Rue Saint Catherine is basically the biggest and nicest shopping street in Bordeaux. It is full of shops and this month is a huge sale across all stores in Europe. I am blown away by some of the prices... and sometimes by some of the original prices (the sale only brings some clothing prices into the 'normal' range, or slightly affordable). I have managed to avoid a shopping spree and have bought one long knit shirt and some slippers (I was getting massive slivers from the old wood floors in my bedroom so I needed some rubber soled slippers for the house - yes, I look like a granny!).

Rue Ste. Catherine
I'm only disappointed I didn't think to take a picture about an hour earlier. 
It was like Black Friday, but France style - a little more pushy. 

I also took a walk around Meriadeck and Gambetta (neighborhoods in Bordeaux near where I live). I found some beautiful architecture:

This is near around the back side of Hotel de Ville (which means City Hall). 

This is the church in Hotel de Ville's square, I think. Might be called Primatiale Saint-Andre (I may have my locations mixed up, though). 

I look at these trees and can't help thinking, "Whomping willows!" (nerd moment!)

All in all, I really enjoy walking around and seeing what there is to see. But I am very excited about my coming week in Rome! I may try to go farther north in Italy, but we'll see how my money holds out! 

Monday, January 16, 2012


Most people who know me know that I like to plan...

And I am stumped on how to plan travels outside of Bordeaux. I've heard of 20 euro flights, and have seen them. But none of them seem to leave from Bordeaux to somewhere I would like to go. But I shall prevail! I want to travel all over Europe while I'm here!

I've been asked many times where I want to go and my first thought is "Where do I not want to go?!"

My list of countries/cities to visit is about a mile long. I may have to cut some from the list. Or at least prioritize them. So difficult. If you have any suggestions for this, let me know! What can't I miss?

Friday, January 13, 2012

Week One

Who knew I would be ready to come home after one week?! I thought I would be super excited for at least one month. But maybe it's school, or the fact that I still don't feel like I'm in a foreign country -- other than the fact that everyone speaks a different language, I only know how to get to certain places, and it all looks completely different. Maybe I just need to have some pizza or popcorn. And, did you know, cigarette smoke in France actually smells good?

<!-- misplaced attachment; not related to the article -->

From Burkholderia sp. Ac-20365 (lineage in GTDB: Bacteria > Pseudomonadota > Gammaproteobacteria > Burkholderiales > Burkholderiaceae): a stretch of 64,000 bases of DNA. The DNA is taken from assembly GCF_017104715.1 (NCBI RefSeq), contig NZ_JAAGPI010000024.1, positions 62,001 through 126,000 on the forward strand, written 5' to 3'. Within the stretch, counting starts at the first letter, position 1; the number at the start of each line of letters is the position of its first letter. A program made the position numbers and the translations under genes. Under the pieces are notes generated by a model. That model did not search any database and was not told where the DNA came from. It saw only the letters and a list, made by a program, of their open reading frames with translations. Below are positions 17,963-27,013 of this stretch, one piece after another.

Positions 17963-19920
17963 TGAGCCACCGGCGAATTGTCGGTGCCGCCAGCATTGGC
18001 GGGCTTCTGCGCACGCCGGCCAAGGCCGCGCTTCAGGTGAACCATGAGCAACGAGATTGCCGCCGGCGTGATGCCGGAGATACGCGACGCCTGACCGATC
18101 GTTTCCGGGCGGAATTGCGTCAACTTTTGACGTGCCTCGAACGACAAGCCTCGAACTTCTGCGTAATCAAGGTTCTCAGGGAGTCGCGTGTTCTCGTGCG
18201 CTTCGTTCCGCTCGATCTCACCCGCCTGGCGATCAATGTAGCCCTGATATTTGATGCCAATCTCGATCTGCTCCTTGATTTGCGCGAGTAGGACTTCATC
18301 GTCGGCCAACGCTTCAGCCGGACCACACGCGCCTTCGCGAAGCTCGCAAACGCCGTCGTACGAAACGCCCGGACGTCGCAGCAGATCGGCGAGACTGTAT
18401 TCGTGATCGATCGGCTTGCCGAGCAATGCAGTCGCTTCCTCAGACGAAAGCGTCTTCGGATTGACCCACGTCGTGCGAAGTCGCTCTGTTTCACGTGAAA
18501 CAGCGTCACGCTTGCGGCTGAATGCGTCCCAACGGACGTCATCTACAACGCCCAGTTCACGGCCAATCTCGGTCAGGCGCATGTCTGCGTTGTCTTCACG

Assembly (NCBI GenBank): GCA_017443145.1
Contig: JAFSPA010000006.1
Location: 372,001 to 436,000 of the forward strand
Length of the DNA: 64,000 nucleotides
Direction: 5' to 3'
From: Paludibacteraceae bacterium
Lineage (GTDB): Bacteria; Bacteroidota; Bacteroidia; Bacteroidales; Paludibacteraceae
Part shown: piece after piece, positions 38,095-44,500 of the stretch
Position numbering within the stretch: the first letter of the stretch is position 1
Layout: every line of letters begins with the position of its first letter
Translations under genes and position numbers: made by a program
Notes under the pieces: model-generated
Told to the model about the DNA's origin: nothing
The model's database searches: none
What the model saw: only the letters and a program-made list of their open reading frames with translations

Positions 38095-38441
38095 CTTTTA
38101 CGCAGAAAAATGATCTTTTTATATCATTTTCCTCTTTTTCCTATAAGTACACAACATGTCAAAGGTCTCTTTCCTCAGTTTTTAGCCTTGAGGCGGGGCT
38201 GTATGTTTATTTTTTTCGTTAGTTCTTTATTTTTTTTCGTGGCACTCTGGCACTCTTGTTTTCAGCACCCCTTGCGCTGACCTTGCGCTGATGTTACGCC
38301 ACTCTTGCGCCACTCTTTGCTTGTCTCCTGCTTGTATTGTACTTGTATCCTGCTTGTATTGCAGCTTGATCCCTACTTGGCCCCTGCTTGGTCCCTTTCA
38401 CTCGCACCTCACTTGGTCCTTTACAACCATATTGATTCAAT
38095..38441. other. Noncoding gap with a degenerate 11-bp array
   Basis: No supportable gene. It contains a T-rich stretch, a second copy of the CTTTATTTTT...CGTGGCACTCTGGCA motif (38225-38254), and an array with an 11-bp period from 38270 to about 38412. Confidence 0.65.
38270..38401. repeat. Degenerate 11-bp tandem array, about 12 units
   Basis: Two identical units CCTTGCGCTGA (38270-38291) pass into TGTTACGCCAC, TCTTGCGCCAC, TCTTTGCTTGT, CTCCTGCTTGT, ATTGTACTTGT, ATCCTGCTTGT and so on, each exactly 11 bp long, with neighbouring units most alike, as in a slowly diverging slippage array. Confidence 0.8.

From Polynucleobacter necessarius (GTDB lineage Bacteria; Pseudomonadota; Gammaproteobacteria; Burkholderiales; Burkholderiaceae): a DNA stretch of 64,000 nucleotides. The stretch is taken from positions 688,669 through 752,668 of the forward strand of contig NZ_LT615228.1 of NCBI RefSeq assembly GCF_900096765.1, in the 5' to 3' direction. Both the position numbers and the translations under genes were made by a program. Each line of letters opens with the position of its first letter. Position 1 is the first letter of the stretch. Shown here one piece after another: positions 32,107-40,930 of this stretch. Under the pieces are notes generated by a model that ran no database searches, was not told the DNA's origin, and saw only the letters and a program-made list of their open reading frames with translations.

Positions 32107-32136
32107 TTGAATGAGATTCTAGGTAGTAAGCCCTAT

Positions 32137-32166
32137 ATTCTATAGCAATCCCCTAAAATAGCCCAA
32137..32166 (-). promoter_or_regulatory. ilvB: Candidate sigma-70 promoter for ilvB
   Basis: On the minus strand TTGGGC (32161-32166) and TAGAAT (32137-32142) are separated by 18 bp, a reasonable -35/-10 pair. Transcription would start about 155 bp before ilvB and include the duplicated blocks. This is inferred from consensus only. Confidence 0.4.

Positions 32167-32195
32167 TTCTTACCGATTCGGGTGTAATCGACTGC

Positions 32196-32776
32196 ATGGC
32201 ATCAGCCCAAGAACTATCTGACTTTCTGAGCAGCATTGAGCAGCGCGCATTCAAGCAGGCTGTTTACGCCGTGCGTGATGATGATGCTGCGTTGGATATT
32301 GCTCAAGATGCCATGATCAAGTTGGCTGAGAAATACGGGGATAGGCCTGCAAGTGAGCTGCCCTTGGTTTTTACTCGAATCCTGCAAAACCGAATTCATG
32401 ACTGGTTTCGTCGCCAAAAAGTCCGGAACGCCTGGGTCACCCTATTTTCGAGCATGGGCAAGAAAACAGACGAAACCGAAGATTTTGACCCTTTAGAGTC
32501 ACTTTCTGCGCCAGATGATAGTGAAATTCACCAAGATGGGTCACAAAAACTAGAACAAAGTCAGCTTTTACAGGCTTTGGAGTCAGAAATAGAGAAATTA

Oh, well. I'm in France! I have to enjoy it!!** I've been trying to book cheap flights to anywhere in Europe, but haven't succeeded yet. I have a local bank account now, which is required for basically everything in France. I think I could get by without one, but you need a bank account for the most random things, like a tram card or a cell phone.

Here are a few things that I have done lately (that make France a much better place to spend six months):

This is Grosse Cloche (it means 'big bell'), it used to be an entrance into the city.

Pont de Pierre along the river. Beautiful bridge. I have been over it once on Tram A to get to a church in another part of Bordeaux.

Still along the river.

Very odd statue. Detail of the front fountain is in the lower picture. There is a rooster on the front and several horses with fish tails for rears. I'm still not sure what mythical creatures these are all supposed to be. 

A road. Facing an old entrance to the city. Don't ask me where it is. I just walked there with a big group. Sheesh, what's with the interrogation!?

Church near Hotel de Ville tram stop. So breathtaking. 

I wish the pictures were clearer. 

Just the pipes on that organ were twice my height!

Wonderful to see a nativity scene. 

Sorry this became somewhat of a picture album. I figure some of you will want to see pictures and some may skip over -- no, wait. All of you will want to see pictures.

**I acknowledge the fact that I am blessed to be able to spend six months in a beautiful area so different from my home. Please no "Keep your chin up" type comments! Thank you. 

Saturday, January 7, 2012


I hope to keep this blog updated with pictures and what has been going on while I'm in France for the next six months. This blog is for family and friends and anyone else who stumbles upon it.

It was a grueling process (it seemed like) to get to France: figuring out my visa, housing and flight was difficult. But I am so glad to be here! I arrived in Bordeaux, France three days ago after 24 hours of travel and three days without sleep. I did the economical route. Shuttle from Bellingham Airport to SeaTac, SeaTac to Chicago O'Hare, Chicago to Madrid, Madrid to Bordeaux. My longest flight was 7.5 hours. And I had the best seat in the house!

I know that's probably blurry, but can you see that there was no seat in front of me?! Amazing!! I felt bad because the guy behind me was the height of a pro basketball player. Oh, well. I really wanted that seat after 4 hours squashed in the window seat trying not to touch the guy beside me that was a bit to large for the seat.

The day I arrived was spent hanging out on BEM's campus. This is the school I'll be studying at, all English courses, and I was exhausted. That afternoon, I went to Madam Renaux's apartment, or condo. It is beautiful, and so stately. This is a picture out my bedroom window:

Every wall is wallpapered, almost all the floors are wood, some areas have tile floors, it creaks everywhere, the doors are ten feet tall, the ceilings are fourteen feet tall and have crown molding, there are hidden closets all over the place... all in all, the best place I could have gotten. Ever. The owner does not speak English, but luckily my roommate speaks English, French and Italian (she is Italian). Translating is difficult but she helps me understand Madam Renaux when needed.

We have had two orientation days on campus and classes start on Monday. As I am 9 hours ahead of those in Bellingham, the time change has been a little difficult.

I'll come back and get some more pictures up from my trip around Bordeaux with Melting Potes.